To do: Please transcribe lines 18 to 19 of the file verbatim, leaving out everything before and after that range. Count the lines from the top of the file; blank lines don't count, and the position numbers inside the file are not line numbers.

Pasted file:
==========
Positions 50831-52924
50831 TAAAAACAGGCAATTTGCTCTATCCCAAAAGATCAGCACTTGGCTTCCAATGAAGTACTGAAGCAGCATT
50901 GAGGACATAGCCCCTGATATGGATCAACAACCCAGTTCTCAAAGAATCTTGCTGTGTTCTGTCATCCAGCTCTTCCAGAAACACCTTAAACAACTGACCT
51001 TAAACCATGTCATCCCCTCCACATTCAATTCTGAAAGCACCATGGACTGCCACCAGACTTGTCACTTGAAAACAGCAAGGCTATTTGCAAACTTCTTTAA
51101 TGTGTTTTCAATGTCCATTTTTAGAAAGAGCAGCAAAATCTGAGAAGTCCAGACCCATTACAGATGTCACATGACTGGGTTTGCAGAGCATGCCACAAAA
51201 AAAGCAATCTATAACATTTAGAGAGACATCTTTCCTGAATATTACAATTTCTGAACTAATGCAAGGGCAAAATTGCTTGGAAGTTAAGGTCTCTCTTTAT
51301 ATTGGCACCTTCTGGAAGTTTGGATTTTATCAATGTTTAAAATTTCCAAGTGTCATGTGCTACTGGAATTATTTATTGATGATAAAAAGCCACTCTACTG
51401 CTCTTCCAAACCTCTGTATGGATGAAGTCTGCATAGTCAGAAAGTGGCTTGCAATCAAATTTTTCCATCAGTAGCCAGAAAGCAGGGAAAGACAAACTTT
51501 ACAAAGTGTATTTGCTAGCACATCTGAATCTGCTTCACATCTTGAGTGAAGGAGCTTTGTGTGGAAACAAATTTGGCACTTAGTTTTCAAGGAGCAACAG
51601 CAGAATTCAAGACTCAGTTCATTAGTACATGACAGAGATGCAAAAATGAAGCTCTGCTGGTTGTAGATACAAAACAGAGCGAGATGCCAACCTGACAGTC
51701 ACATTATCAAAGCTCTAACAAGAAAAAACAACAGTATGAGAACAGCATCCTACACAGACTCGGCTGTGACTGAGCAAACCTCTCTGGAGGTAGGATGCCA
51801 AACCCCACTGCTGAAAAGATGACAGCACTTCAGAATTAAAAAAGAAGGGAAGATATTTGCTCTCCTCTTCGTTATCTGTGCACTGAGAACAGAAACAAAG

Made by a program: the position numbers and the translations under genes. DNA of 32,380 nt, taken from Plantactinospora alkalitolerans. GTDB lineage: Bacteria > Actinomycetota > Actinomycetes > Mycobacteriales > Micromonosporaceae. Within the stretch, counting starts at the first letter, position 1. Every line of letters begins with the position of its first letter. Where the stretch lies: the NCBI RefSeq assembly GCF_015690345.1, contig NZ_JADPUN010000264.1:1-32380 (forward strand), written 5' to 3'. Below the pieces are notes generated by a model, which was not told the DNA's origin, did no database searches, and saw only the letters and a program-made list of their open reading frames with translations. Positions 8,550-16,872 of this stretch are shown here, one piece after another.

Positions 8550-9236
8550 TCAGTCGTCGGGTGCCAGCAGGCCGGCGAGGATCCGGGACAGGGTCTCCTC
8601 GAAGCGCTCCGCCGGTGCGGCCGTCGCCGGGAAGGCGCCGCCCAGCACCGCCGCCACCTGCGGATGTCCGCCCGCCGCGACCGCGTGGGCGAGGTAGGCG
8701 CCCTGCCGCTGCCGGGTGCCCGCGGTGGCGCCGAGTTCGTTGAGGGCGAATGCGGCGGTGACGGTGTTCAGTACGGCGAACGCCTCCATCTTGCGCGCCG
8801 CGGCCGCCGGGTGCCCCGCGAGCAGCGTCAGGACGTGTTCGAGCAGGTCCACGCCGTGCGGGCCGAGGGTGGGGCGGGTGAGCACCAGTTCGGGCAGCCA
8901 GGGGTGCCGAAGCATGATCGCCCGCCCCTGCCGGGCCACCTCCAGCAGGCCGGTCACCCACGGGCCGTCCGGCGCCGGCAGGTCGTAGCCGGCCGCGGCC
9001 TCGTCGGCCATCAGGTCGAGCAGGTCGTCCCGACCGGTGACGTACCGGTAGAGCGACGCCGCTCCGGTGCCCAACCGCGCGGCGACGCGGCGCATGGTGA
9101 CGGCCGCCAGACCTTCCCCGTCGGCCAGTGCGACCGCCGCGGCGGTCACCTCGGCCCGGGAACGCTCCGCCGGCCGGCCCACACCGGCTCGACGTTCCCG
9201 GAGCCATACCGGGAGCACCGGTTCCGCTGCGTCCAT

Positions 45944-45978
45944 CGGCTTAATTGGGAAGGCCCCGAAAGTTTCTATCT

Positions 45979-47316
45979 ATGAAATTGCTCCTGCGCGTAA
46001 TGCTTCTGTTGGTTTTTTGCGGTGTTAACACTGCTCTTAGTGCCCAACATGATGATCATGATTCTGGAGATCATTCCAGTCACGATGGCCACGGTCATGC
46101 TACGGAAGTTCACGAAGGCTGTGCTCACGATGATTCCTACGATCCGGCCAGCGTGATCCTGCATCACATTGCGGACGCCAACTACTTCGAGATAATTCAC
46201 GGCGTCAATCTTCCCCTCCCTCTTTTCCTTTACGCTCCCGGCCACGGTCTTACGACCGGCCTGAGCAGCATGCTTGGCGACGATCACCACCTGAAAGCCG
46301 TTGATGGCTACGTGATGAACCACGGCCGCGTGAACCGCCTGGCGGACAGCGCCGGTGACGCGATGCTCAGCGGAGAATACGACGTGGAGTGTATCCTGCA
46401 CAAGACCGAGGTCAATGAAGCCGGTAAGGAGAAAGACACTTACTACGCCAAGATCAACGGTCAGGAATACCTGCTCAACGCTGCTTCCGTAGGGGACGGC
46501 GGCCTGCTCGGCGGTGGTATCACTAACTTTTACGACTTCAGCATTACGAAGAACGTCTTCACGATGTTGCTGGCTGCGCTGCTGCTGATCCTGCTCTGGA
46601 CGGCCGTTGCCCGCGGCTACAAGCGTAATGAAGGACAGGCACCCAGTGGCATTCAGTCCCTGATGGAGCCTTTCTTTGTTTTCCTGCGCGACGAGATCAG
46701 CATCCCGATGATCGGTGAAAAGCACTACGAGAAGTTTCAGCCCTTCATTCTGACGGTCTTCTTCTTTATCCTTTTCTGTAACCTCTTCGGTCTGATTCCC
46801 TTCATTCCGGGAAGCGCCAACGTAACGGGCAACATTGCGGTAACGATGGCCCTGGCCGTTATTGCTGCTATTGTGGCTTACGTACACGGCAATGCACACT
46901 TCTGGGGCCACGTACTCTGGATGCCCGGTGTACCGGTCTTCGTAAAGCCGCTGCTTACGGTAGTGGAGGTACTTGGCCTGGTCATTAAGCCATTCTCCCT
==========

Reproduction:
8801 CGGCCGCCGGGTGCCCCGCGAGCAGCGTCAGGACGTGTTCGAGCAGGTCCACGCCGTGCGGGCCGAGGGTGGGGCGGGTGAGCACCAGTTCGGGCAGCCA
8901 GGGGTGCCGAAGCATGATCGCCCGCCCCTGCCGGGCCACCTCCAGCAGGCCGGTCACCCACGGGCCGTCCGGCGCCGGCAGGTCGTAGCCGGCCGCGGCC